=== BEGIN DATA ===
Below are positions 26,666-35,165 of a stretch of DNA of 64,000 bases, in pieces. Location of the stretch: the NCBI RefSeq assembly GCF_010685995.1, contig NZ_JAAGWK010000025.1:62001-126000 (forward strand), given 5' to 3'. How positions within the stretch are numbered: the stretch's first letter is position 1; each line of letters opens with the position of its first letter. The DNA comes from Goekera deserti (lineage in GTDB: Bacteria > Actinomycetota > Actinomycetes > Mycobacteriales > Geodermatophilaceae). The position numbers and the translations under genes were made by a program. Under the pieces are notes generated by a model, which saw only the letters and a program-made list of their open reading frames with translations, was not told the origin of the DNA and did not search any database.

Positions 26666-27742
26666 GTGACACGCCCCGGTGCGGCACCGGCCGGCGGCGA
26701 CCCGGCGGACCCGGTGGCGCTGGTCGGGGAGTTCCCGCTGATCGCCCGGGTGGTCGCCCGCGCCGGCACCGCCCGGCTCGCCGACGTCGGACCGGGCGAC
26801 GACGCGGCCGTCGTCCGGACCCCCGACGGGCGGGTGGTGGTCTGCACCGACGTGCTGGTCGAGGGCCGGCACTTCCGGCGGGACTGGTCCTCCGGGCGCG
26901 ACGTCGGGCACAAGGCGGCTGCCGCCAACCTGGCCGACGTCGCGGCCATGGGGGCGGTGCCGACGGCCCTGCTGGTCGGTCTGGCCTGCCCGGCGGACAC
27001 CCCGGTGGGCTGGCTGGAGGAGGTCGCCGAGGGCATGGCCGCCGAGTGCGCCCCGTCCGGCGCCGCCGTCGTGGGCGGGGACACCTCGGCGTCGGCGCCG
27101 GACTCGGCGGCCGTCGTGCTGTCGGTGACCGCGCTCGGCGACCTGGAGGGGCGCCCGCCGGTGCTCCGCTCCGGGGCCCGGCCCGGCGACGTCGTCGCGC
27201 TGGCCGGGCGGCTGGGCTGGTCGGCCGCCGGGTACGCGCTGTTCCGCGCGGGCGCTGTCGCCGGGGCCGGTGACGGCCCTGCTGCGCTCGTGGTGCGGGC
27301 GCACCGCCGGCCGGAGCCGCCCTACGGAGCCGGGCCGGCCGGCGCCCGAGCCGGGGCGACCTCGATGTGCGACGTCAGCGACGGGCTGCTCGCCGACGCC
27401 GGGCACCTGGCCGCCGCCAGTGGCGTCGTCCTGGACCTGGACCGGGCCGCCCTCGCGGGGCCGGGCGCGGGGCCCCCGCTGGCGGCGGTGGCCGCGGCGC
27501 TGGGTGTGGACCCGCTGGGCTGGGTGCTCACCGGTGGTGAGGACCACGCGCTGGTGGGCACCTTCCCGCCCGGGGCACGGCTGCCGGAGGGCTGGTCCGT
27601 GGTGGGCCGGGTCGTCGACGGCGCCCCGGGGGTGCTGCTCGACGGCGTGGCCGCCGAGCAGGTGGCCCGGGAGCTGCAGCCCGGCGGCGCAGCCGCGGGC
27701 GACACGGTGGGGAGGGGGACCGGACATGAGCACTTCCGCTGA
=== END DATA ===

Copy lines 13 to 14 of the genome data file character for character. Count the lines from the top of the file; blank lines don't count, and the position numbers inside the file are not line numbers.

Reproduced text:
27601 GGTGGGCCGGGTCGTCGACGGCGCCCCGGGGGTGCTGCTCGACGGCGTGGCCGCCGAGCAGGTGGCCCGGGAGCTGCAGCCCGGCGGCGCAGCCGCGGGC
27701 GACACGGTGGGGAGGGGGACCGGACATGAGCACTTCCGCTGA